A teenage girl who has lived in Ireland with her eastern European parents since 2012, and whose five year old sister was born here, has won her appeal against the Minister for Justice's refusal of her application for citizenship.
The Minister must now reconsider Adriana Borta’s application in line with the Court of Appeal’s finding he gave inadequate reasons for his decision that her Irish associations were “not sufficiently strong” to warrant naturalisation.
The Minister was obliged to “clarify with precision” the reason for his refusal, Ms Justice Aileen Donnelly said.
Through her mother Nadejda Borta, Ms Borta, now aged 16, appealed over the High Court's dismissal of her challenge to the Minister's refusal.
Ms Borta’s parents were Moldovan citizens by birth but her mother later became a naturalised Romanian citizen. The family have lived here since August 2012, when Adriana was aged nine, and her mother gave birth to her younger sister in October 2014.
Her mother applied for citizenship for Adriana in 2016 on the basis of being the sister of an Irish citizen child, being in full-time education in Ireland and having lived here at the time of application for four and a half years.
The Minister refused to grant a certificate of naturalisation under Section 16 of the Irish Nationality and Citizenship Act 1956.
While acknowledging Adriana is a person with “Irish associations” as the term is defined under section 16.2, the Minister did not consider those associations sufficiently strong to warrant exercising in her favour his absolute discretion to grant naturalisation.
Giving the Court of Appeal judgment on Monday allowing her appeal, Ms Justice Donnelly, sitting with Mr Justice Brian McGovern and Ms Isobel Kennedy, noted Section 16.2 provides a person is of Irish association if they are "related by blood, affinity or adoption to, or is a civil partner of, a person who is an Irish citizen or entitled to be an Irish citizen".
Section 16 gives the Minister a discretion whether or not to grant citizenship even when the particular condition concerning being of “Irish association” is met, she said. She rejected arguments on behalf of Ms Borta that, when that condition is met, the Minister is effectively prohibited from considering whether to grant naturalisation.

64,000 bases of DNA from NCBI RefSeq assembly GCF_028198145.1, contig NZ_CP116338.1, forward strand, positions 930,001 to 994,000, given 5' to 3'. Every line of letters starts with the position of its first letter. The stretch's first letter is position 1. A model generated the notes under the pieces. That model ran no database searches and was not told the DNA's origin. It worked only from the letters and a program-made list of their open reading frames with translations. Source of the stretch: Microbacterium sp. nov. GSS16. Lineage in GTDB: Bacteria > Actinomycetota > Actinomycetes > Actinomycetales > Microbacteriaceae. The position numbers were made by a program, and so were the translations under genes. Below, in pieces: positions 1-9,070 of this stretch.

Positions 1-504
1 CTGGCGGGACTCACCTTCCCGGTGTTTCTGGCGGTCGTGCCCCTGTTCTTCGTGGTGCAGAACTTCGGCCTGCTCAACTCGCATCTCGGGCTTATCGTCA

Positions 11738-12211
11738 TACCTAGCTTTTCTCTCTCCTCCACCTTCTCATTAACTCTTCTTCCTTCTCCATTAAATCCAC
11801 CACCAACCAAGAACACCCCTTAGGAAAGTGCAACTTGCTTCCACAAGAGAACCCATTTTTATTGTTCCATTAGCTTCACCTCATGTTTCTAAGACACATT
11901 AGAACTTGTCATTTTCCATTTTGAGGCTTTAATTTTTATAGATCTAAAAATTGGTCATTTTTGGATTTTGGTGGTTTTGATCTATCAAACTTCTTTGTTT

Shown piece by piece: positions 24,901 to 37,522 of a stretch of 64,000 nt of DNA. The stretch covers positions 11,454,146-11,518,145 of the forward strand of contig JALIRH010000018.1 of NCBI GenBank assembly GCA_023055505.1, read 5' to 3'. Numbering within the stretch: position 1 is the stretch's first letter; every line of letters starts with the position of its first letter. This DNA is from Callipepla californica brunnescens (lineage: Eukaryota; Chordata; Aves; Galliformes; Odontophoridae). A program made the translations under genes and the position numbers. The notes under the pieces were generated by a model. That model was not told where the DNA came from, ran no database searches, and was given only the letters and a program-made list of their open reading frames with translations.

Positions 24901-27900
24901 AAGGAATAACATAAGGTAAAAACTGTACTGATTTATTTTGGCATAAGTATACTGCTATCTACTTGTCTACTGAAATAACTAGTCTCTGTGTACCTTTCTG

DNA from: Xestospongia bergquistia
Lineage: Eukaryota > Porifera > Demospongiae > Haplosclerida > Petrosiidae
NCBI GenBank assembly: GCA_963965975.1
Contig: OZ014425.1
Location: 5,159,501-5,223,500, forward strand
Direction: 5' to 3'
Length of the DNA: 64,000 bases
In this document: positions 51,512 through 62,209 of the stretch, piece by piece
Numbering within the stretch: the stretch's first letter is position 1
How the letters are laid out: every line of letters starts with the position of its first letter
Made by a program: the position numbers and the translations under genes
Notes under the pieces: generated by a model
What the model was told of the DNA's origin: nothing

However, in exercising his discretion against Ms Borta, the Minister failed to give adequate reasons for doing so, she held.
The Minister’s “terse” decision had not identified which factors had gone towards the strength of the Irish association.
The decision did not indicate why the strength of her association with her sister was not sufficient for consideration of naturalisation, the judge said.
Because such association was sufficient to enable the Minister to exercise his discretion to grant naturalisation, it was “incumbent” on the Minister to explain why the strength of her association was insufficient to grant the certificate.
Ms Borta was entitled to know that so she could address the reasons in any further application for naturalisation. If the refusal was because she had only one relative who was an Irish citizen, and the Minister deemed this inadequate , she would then know any future application would be “a waste of time”.
However, if the reason was that she needed a longer period of Irish association, the passage of time might raise an expectation of naturalisation in the future, the judge added.
A “clear” statement of reasons would allow Ms Borta an opportunity to challenge them if she believed there were good grounds for that. Requiring such reasons did not amount to fettering the Minister’s discretion in the matter, the judge added.